'Like pulling teeth'
A few months after the LDC received the $22.8 million from the Charleston Place loan repayment, the executive director appeared before City Council and gave members an overview of the nonprofit.
Brennan's presentation raised no alarm bells, and she outlined the history of the loan and the LDC today.
"The principal objective of the corporation shall be to benefit the community by fostering increased employment opportunities and expansion of business and industry for the citizens of Berkeley, Charleston, Colleton and Dorchester counties," her presentation said, "thereby lessening the burdens of government and combating community deterioration."
But not long after that, city officials began talking with the LDC about using a large chunk of the $22.8 million for affordable housing.
Rick Jerue, who began serving on the LDC board long before Charleston Mayor John Tecklenburg hired him as an executive assistant, was involved and noted the city expected the money would be used for projects in the city.
"We began to compile a list of projects," he said, but it soon became clear that the nonprofit wasn't taking the city's requests as seriously as the city wanted.
"We just went through endless negotiations," Jerue said. "For the last three years, we've been trying to get them to some agreement with the city. It's been like pulling teeth."
A statement by LDC said the nonprofit remains committed to resolving this issue outside court.
"Litigation is expensive, and in this instance, where the parties have not yet sat down to try to resolve their issues, wasteful of taxpayer dollars and important lending resources," the statement said. "That being said, the LDC will defend against the city’s claims if necessary."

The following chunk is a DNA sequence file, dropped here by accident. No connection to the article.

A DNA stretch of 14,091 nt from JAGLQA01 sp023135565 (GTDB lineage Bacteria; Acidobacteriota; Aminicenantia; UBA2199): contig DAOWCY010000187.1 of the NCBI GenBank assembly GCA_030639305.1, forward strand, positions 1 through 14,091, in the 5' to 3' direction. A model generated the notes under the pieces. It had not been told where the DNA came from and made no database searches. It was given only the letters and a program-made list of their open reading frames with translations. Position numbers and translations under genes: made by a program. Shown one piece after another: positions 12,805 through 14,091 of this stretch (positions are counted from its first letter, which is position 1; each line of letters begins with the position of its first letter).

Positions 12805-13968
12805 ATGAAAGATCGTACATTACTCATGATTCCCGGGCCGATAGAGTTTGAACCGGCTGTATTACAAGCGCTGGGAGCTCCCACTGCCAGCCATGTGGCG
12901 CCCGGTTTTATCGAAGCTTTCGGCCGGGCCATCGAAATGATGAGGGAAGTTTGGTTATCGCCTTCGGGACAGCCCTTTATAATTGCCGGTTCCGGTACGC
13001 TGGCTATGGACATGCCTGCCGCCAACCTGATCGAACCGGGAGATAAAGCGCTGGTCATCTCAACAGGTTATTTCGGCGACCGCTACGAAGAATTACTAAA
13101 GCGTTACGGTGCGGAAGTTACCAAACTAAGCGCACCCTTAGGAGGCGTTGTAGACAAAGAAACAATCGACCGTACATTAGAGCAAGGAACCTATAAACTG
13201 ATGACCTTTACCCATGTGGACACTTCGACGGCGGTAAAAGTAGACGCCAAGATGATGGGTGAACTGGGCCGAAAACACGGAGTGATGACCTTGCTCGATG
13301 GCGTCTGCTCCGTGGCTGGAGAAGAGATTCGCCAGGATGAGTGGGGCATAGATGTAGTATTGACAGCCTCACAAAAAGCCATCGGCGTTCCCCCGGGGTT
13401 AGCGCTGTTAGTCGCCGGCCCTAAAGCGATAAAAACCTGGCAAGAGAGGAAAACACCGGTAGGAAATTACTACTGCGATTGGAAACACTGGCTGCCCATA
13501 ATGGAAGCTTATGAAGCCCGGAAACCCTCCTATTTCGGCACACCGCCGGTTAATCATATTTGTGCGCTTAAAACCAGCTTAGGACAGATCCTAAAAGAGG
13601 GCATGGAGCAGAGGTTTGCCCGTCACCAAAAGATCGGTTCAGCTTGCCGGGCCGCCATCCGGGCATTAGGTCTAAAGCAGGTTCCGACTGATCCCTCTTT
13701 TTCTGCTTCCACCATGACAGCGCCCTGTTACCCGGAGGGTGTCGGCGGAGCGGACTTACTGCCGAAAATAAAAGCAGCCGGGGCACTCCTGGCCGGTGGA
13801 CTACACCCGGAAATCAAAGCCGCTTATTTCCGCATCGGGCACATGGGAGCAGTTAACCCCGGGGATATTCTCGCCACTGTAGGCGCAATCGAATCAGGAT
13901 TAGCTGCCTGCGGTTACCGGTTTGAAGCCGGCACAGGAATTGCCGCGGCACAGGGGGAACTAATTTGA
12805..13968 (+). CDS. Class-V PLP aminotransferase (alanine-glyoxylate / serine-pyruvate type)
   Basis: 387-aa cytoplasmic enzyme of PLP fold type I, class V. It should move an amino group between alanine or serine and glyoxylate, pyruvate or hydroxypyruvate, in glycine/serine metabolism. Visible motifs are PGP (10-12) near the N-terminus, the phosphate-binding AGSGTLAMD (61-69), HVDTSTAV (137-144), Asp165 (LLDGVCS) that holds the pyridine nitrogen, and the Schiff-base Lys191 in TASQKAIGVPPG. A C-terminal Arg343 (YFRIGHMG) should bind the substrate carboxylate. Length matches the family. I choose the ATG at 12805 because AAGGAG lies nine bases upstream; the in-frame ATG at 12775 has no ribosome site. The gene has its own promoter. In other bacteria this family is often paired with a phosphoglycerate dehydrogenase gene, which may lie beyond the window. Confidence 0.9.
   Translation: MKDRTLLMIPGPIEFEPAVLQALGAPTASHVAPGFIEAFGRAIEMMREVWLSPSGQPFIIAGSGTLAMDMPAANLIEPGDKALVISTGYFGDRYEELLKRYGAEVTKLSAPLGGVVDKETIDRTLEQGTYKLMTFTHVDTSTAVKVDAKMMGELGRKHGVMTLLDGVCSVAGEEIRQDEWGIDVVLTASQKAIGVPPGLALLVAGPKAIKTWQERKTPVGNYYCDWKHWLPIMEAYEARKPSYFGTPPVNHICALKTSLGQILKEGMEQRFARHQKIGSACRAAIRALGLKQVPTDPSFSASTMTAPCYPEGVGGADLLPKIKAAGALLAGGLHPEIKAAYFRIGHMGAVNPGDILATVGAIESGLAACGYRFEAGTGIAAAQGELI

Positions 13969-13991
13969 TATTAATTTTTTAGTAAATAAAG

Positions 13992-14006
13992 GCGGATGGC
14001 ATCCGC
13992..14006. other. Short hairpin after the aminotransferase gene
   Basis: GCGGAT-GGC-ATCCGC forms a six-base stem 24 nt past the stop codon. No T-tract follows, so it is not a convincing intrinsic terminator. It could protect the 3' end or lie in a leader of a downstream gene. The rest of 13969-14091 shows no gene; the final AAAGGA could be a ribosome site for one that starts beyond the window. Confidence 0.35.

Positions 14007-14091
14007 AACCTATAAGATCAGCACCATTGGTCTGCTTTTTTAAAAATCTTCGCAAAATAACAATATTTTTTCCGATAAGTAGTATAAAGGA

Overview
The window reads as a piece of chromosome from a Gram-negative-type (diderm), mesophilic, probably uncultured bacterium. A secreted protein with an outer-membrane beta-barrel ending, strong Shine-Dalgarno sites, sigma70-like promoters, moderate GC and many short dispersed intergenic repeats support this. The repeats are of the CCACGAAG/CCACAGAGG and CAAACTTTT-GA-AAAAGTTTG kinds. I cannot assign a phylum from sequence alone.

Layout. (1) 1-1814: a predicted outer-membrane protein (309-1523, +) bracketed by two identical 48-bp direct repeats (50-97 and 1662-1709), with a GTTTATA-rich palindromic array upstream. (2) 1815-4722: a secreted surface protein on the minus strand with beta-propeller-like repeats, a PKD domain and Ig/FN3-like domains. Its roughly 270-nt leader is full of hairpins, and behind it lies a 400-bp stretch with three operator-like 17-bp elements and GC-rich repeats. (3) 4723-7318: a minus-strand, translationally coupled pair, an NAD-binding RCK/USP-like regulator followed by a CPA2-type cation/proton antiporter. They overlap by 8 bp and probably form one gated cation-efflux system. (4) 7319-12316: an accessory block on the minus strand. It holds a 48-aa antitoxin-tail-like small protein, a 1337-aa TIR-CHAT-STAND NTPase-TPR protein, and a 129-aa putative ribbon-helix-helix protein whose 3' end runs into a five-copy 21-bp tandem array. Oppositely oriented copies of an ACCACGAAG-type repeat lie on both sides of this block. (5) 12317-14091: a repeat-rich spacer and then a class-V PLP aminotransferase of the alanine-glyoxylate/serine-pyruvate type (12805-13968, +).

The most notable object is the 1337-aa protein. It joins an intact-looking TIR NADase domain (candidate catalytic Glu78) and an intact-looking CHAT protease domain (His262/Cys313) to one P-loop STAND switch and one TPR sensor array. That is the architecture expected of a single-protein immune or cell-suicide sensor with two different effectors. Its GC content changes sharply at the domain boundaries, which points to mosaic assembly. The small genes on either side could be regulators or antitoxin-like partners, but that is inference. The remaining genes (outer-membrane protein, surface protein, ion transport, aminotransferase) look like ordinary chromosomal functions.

'A principle of equity'
A clue to the depth of the falling out lies in the city's legal complaint, which claims the LDC's leaders wanted to expand the nonprofit to "bring personal attention and influence to the executive committee and executive director ... and bolster their personal reputation and careers."
The LDC's statement said that suggestion "is patently false, defamatory, and slanderous."
It's unclear if and when any mediation might begin, but it's clear the money legally could be used for the LDC's economic development work or for the city's efforts on affordable housing or any other public purpose as set by the federal law that created the Urban Development Action Grants. Those include things such as arts programs, housing rehabilitation, infrastructure improvements, public transportation, park construction and maintenance, and even parking programs.
In a recent letter, LDC Chairman Chad Yonce said $10 million of the $22.8 million repayment has been earmarked to be used for affordable housing within the city of Charleston, adding, "The remaining funds will be loaned into our community as the LDC has always done."
"The LDC shares the vision with the city of Charleston," he added. "We only differ in approaches to implementation."
When Riley sold the grant application to City Council in 1983, he noted "the important fact was that the money would be repaid to the city for the city's benefit," according to council minutes.
While he has left office, his successor feels the same way. Earlier this year, the city received $33.39 million in requests for only $20 million available from a voter-approved affordable housing bond issue.
"What the LDC money would enable us to do is address so many of these needs," Jerue said.
"It's basically a principle of equity," said Riley, who joined Tecklenburg and the city in suing the LDC. "If you start a business, you start it and become successful, then the fruit of that success should accrue to you. It’s not as if the city is looking to divert this money to some other non-eligible economic development activity."
Riley said investing in affordable housing "is always important and always needed, even more so now. ... But for the action of the city and but for the UDAG, the money wouldn’t exist.”